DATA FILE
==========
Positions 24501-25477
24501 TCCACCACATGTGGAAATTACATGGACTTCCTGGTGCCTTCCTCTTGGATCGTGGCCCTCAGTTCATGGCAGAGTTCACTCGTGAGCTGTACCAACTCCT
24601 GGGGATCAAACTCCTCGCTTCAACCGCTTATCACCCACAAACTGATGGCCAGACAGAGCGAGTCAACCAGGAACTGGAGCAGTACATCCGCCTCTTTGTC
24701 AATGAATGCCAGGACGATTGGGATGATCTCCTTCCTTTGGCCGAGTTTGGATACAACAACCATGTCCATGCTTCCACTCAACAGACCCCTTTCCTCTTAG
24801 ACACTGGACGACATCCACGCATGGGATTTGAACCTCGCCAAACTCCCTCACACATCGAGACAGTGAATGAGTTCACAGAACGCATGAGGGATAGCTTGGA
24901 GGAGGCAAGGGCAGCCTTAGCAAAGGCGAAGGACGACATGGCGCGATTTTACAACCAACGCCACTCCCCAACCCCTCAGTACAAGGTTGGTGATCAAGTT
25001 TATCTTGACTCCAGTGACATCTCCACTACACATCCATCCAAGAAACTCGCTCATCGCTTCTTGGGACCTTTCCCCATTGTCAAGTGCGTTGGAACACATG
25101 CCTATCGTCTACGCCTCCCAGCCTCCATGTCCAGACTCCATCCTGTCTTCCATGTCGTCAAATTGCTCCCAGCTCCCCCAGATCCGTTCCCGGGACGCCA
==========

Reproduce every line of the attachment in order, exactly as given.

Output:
Positions 24501-25477
24501 TCCACCACATGTGGAAATTACATGGACTTCCTGGTGCCTTCCTCTTGGATCGTGGCCCTCAGTTCATGGCAGAGTTCACTCGTGAGCTGTACCAACTCCT
24601 GGGGATCAAACTCCTCGCTTCAACCGCTTATCACCCACAAACTGATGGCCAGACAGAGCGAGTCAACCAGGAACTGGAGCAGTACATCCGCCTCTTTGTC
24701 AATGAATGCCAGGACGATTGGGATGATCTCCTTCCTTTGGCCGAGTTTGGATACAACAACCATGTCCATGCTTCCACTCAACAGACCCCTTTCCTCTTAG
24801 ACACTGGACGACATCCACGCATGGGATTTGAACCTCGCCAAACTCCCTCACACATCGAGACAGTGAATGAGTTCACAGAACGCATGAGGGATAGCTTGGA
24901 GGAGGCAAGGGCAGCCTTAGCAAAGGCGAAGGACGACATGGCGCGATTTTACAACCAACGCCACTCCCCAACCCCTCAGTACAAGGTTGGTGATCAAGTT
25001 TATCTTGACTCCAGTGACATCTCCACTACACATCCATCCAAGAAACTCGCTCATCGCTTCTTGGGACCTTTCCCCATTGTCAAGTGCGTTGGAACACATG
25101 CCTATCGTCTACGCCTCCCAGCCTCCATGTCCAGACTCCATCCTGTCTTCCATGTCGTCAAATTGCTCCCAGCTCCCCCAGATCCGTTCCCGGGACGCCA